Mary Jo Podgurski

Column Mary Jo Podgurski

Dr. Mary Jo Podgurski is the founder and director of the Washington Health System Teen Outreach. She responds to 68 questions from young people daily and has written 'Ask Mary Jo' since 2005.

Knowing when to move on

March 13, 2013

Q.My boyfriend called me an unbearable bitch today because after he said we can’t hang out because his parents keep stalling about our relationship, I replied with “There’s a lot of stalling in your life,” saying that I’m used to waiting around for him, but it’s OK. He knows that mean names really hurt me. I’ve explained to him that hearing those kind of names makes me believe I am those things. He said he’s sorry and to get over it or break up with him. I don’t deserve to be called stuff like that, and I don’t know what I can say to him to make him understand that under no circumstances can those types of words be used to describe me. He once got emotional when I cried or if he made me upset, but now all he does is get mad at me. I don’t know what to do. Please help.

– 17-year-old female

Mary Jo’s response: I agree with you. You don’t deserve to be called mean names.

In my opinion your relationship isn’t in a healthy place. His new anger and refusal to acknowledge your emotional needs tells me that he’s not into your relationship as he once was. People change, relationships have ups and downs. Disrespect can be a deal breaker. Misunderstandings happen, couples disagree and fight and then make up, but respect is vital. Put-downs do not have a place in a healthy relationship.

Second, and most important, please try to define yourself differently than the way he sees you. Names can only label us if we allow them to hurt. You are a person of great worth. If he fails to see that worth, his attitude shouldn’t be taken to heart. I know it’s difficult. “Sticks and stones will break my bones, but words will never hurt me” is a lie. Mean names do hurt; do not believe that you are the mean things others may call you.

When I meet young people within a counseling relationship, I listen closely and strive to avoid advice. Most teens know what they should do in a challenging situation. My job is to help reflect their thoughts and provide them with a non-judgmental person who hears their concerns. What I hear from you is a need to remove yourself from this negative relationship. Change is never easy. Give yourself a chance at happiness. Did you see the movie “The Perks of Being a Wallflower”? There are many teachable moments in that film; one of my favorites is, “We accept the love we think we deserve.” You deserve a partner who respects you. Respect yourself and be strong enough to seek happiness.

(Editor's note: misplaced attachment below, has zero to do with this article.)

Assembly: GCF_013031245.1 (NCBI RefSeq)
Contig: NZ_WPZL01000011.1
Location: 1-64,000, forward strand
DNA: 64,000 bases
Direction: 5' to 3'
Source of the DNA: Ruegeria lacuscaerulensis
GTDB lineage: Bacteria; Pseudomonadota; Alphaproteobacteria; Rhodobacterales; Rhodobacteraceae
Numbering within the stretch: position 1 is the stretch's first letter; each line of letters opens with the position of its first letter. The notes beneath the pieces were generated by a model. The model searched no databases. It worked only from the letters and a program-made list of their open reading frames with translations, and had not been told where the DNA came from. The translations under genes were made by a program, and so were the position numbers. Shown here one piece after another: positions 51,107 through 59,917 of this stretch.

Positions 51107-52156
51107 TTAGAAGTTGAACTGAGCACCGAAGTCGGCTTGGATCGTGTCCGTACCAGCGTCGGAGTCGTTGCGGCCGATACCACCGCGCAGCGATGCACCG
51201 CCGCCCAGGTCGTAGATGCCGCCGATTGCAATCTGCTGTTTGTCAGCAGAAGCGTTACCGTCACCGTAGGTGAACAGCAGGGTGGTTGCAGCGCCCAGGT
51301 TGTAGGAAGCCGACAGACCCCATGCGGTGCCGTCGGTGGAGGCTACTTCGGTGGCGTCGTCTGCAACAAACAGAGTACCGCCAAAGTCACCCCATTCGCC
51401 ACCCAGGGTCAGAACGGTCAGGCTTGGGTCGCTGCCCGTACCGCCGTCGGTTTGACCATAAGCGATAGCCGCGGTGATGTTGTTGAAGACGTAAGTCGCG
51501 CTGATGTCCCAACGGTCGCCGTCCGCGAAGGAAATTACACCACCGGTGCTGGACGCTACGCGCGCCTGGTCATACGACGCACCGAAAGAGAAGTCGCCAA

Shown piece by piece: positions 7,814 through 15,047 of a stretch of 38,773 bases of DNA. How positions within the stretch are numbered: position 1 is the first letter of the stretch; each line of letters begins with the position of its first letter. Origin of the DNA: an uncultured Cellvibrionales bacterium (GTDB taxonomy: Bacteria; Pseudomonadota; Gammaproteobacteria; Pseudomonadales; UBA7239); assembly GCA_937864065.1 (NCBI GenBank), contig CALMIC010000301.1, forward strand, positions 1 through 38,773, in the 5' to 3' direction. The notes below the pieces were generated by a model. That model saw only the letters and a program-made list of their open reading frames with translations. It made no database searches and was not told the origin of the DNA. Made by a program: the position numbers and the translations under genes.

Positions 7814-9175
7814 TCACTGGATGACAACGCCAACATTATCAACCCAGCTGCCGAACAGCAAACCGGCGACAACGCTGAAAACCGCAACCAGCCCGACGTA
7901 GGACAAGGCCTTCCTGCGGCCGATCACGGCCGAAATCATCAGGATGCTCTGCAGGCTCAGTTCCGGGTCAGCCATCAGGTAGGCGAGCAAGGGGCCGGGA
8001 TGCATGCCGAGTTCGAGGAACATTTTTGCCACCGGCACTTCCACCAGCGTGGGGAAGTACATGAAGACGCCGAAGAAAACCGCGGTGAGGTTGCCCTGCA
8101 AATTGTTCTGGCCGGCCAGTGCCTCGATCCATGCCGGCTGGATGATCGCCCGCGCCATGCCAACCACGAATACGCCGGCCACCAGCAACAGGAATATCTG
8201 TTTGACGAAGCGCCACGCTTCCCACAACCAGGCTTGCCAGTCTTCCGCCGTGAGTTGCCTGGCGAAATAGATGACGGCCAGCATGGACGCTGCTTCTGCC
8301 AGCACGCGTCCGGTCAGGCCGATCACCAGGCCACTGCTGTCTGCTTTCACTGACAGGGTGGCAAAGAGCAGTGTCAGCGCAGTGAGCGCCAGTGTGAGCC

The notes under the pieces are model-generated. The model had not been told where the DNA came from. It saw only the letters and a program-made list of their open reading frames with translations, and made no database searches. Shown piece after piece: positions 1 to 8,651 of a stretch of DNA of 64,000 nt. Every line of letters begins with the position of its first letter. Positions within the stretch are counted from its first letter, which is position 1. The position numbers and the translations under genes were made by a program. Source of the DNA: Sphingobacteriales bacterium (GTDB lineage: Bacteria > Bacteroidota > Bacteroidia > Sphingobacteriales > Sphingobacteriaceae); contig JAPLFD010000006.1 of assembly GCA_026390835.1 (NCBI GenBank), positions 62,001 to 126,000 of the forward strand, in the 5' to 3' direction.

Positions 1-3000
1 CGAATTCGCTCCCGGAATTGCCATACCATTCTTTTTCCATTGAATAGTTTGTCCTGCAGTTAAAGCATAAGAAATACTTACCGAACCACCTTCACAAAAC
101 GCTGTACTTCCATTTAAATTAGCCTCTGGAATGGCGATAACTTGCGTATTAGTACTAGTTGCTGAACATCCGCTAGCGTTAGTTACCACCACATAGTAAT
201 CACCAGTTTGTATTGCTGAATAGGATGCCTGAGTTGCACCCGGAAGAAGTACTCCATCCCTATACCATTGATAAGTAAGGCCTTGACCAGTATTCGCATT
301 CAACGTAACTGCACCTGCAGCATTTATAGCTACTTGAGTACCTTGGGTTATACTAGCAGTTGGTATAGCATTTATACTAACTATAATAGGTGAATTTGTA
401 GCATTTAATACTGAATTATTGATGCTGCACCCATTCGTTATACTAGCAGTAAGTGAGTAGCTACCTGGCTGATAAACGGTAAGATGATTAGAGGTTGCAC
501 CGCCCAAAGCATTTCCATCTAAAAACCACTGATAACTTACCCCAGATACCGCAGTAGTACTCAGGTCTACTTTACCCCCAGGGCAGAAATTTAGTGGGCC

Peer Educator response:

We doubt he’ll change. If he said you need to get over it or break up with him, he’s not exactly looking to become a better boyfriend. Being single isn’t the end of the world. Don’t let him put you down.

Q.This is so embarrassing, but I know you won’t judge. People always talk about abusive relationships where one person is being hurt or put down by another. I think most people assume the person getting hurt is a woman. Well, I’m a man but I’m the one in trouble. My girlfriend constantly puts me down, calls me names, and sometimes hits me. She takes money from my wallet and acts like I’m stupid. We’ve been together for three years and I’m kind of scared to be without her, but I think maybe it’s time to leave. What do you think?

18-year-old male

Mary Jo’s response:

No one should be put down in a healthy relationship. As I said in my response to question number one, everyone deserves respect.

Let’s talk about your fear of leaving. I’ve known young people who connect with someone early and then fear breaking up because they’ve become so accustomed to the relationship that they can’t define themselves without their partners. This tendency to become dependent upon an unhealthy relationship is a big argument for waiting to be serious with another person. Adolescence is a time of great change; you’re a different young man than the man who first met her.

I think you know that it’s time to leave. Have the courage to find a partner who honors you and respects you.

You’re not the only young man in an abusive relationship. Stereotypes tell us that only women can be hurt, but the sad truth is any person is capable of hurting another. You deserve happiness. Good luck.

Peer Educator response:

It’s a shame you don’t know the girl in Mary Jo’s first question! It’s time to move on, dude. It’s tough, but you’ll be happier in the end.



blog comments powered by Disqus